Advanced ceramics, also known as engineered or technical ceramics, differ from traditional ceramics in that they are designed to withstand harsh environments. These specialized ceramics are used in a variety of applications because of their superior resistance to corrosion, erosion and wear; electrical and thermal insulation at high temperatures; and, high heat resistance.
Advanced ceramics are used in many industries, such as electronics (semiconductors), industrial, aeronautics, automotive, dental/medical, filtration, electrical engineering and more, to overcome a variety of challenges. Quite a few of these are really being driven by the ‘big data’ society as it expands and starts to move to the internet of things, i.e. artificial intelligence (AI), smart devices, smart grids and houses and eventually the smart city, etc. The issue is that the ceramics industry is finding it difficult to keep up with the speed of change and the requirements for higher tolerances of their ceramic products. For instance, aerospace requires ceramics with higher thermal stability as they begin to look at swapping metal turbine blades for ceramics; electronics are seeing a massive growth in semiconductor innovation and efficiencies as they look to enhance thermal, mechanical, and also electrical stability; of course this has really been driven by the growth in memory and devices, and displays (LCD and OLED) as these devices become larger, flexible and thinner.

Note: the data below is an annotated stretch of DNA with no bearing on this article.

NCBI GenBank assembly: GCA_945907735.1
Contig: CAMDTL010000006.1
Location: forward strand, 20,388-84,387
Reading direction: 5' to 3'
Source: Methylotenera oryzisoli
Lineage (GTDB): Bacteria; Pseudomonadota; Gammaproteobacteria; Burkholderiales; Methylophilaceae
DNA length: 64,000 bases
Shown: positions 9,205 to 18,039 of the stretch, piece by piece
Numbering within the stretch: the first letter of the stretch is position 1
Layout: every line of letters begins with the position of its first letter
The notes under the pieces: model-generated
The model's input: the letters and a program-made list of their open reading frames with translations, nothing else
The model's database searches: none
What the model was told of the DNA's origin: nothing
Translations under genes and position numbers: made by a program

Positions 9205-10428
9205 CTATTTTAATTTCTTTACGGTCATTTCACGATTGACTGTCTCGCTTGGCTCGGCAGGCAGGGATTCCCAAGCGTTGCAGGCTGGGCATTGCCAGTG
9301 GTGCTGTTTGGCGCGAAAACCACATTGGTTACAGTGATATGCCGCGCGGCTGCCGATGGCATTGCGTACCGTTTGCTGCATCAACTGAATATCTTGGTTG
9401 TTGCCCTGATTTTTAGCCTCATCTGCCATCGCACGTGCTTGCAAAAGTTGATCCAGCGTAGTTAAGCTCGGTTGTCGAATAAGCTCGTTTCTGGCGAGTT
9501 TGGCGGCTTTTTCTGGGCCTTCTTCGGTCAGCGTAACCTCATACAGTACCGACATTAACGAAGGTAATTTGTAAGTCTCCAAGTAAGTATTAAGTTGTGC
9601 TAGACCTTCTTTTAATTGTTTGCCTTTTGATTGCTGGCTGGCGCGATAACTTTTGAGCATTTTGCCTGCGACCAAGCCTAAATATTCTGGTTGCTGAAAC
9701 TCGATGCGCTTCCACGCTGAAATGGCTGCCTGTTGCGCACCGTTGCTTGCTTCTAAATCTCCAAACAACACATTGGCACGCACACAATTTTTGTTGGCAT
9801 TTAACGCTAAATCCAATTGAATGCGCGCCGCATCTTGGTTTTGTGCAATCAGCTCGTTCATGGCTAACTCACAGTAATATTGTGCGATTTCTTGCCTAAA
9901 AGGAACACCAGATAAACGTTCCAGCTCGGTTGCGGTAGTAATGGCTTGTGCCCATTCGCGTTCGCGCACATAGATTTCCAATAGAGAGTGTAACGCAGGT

The current big drivers for advanced ceramics manufacturers are increasing speed and reducing cost to provide a more efficient process. However, it is the journey to higher tolerances and reduced waste that is the most important driver and probably one of their key aims. This is somewhat related to achieving more uniform properties while trying to minimize cracks or pores within the green body of the ceramic as it is formed in the mold before finally drying in a kiln. These issues could be affected using additives, binders and thickeners in a positive manner; therefore most ceramic manufacturers are looking actively at and for new processes/materials to help manufacture the higher tolerance advanced ceramics.
At a high level, dispersants are used in ceramic formulations to wet and disperse fine powders in media (like water), and for rheology control. Dispersants can help to decrease viscosity and help achieve a narrow particle size distribution by reducing agglomeration.
Lubrizol has extensive experience with dispersants for both water-based and solvent-based ink and coating systems, with a full product line that provides excellent compatibility with a wide range of solvents, resins and other formulation components. We’re now using the experience gained in dispersing inorganic particles in solvents and water for paints, plastics and inks to develop dispersants for application in the advanced ceramics market.